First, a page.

The Jewish Education Project
Young Pioneers Award 2012 FAQs
For Media Inquiries, contact Press@JewishEdProject.org or Beth Silver at email@example.com or 212.472.4340.
For more information on the award, please visit our FAQ page.
Celebrate With Us!
The winners of the award will be recognized at The Jewish Education Project “Celebrate Our Future” Cocktail Reception Fundraiser. Sponsorships and tickets available here.
Who is The Jewish Education Project?
The Jewish Education Project (formerly BJENY-SAJES) sparks and spreads innovations that expand the reach and increase the impact of Jewish education. We empower the next generation of Jews to live as actively engaged members of the Jewish community. Our work touches 200,000 children in 800 partner programs including Congregational Schools, Day Schools and Yeshivot, Early Childhood Centers, and Teen programs, across New York City, Westchester and Long Island. We are proud to have been selected by Slingshot ‘11 –‘12 as one of North America’s 50 most innovative Jewish nonprofits. The Jewish Education Project is a beneficiary agency of UJA Federation.
What is The Jewish Education Project Young Pioneers Award?
The Jewish Education Project Young Pioneers Award celebrates five forward thinking and innovative educators, under the age of 36, who are creating 21st century Jewish education for children, teens and families.. The winners each demonstrated a personal and professional commitment to new ideas, and proven use of technology or other innovative approaches to inspire students and families. They stood out by designing or implementing new educational initiatives, and by engaging and motivating colleagues as well as their leadership to also embrace new ideas. The winners were chosen out of nearly 50 nominees throughout Greater New York, from across the educational, regional and denominational spectrums. Winners were chosen by a Selection Committee of Lay Leaders and Educators in the field, and advised by The Jewish Education Project staff. The winners of the award will be recognized at The “Celebrate Our Future” Cocktail Reception to benefit The Jewish Education Project on June 4th, 2012 at Columbia University.
Who applied for the award?
This year, The Jewish Education Project received 50 nominations for educators aged 36 or below from across New York City, Westchester and Long Island. Nominees and institutions ran the spectrum from Reform to Orthodox, from preschool and secondary school to community programs. Each educator was nominated by a colleague or supervisor and each nomination contained an extensive rationale as to why their nominee should be chosen. Many nominees had no idea they had been nominated.
Who are this year’s recipients and why were they chosen?
This year’s recipients represent leaders from Congregations, Day Schools, JCC’s and Camps. The common thread amongst each of these honorees is their ability to think beyond the status quo and bring new ideas and initiatives into their educational setting that meet the changing needs of today’s children and families. They are reaching new Jewish children and families, engaging students in entirely new models of learning, or using technology to maximize the impact of Jewish learning taking place. They are also leading the way within their institutions or fields and helping other educators embrace their new methods and ideas. All of our honorees have successfully and passionately motivated their communities to incorporate Judaism into their life and to want more for themselves and their families. Their collective work truly represents The Jewish Education Project’s mission of leading the Jewish community with the tools and resources needed to spark and spread innovations that expand the reach and increase the impact of Jewish Education.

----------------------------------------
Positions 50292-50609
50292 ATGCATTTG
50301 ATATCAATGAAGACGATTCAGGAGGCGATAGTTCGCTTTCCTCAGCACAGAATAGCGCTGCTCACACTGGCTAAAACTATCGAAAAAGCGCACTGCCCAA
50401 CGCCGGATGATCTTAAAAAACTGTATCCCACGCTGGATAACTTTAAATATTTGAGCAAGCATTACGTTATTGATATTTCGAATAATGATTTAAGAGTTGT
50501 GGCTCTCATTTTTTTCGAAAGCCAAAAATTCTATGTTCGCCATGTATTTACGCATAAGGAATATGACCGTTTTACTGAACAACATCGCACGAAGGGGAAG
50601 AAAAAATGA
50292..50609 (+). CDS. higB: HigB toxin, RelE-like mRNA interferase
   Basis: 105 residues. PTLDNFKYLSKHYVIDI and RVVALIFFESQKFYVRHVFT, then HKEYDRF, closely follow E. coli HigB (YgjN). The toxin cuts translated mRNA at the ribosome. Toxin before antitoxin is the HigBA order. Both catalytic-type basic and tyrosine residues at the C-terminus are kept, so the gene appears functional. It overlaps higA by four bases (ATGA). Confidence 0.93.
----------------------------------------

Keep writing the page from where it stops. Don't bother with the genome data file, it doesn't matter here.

The recipients of The Jewish Education Project 2012 Young Pioneers Award are:
Michael Witman, Temple Beth El of Great Neck (Congregational Learning): As Director of Education, Michael has led the way in redefining the Religious School experience for TBE members. He has created a passionate and inspirational vision of what a Congregational education can look like, and has translated that into powerful learning experiences for children and families. Michael's attention to relationship is paired with an ability to use technology, including using Facebook to bring trips to Israel alive for the whole congregation and creating YouTube videos to teach the weekly Torah portion. Michael “brings a contagious enthusiasm and 'outside the box' spirit” to TBE. The result is an entirely new model of learning that has increased student literacy, garnered more family involvement and increased membership at the congregation.
Alison Schulman Stamm, Temple Sinai of Roslyn (Teen Education and Engagement): Alison has successfully engaged the teens at her synagogue, keeping them involved in Jewish learning and in leadership roles post Bar and Bat Mitzvah. By developing innovative programs such as alternative seders, service-learning overnights in New York City and teen lobbying trips to Albany, she has empowered the congregation’s youth to grow in character and confidence and to remain connected to the Temple community. Through her efforts, high school enrollment has become the “thing to do” and grown to over 115 students. Alison is currently an active participant in The Jewish Education Project’s Long Island Jewish Teen Directors Network.
Jacqueline Marks, The JCC in Manhattan (Early Childhood and Family Engagement): Jacqueline’s role at the JCC Manhattan transcends from the Nursery school on and leverages on the interpersonal attention needed for each age group. Jacqueline’s expertise lies in documentation and in sharing student learning that takes place in the classroom with parents. She is a master at capturing and sharing the wonder of learning with children, families and colleagues. Jacqueline’s enthusiasm for experimentation is infectious and her work in this area is now being replicated throughout the institution. Through her work in and out of the classroom, Jacqueline is changing the landscape of family engagement.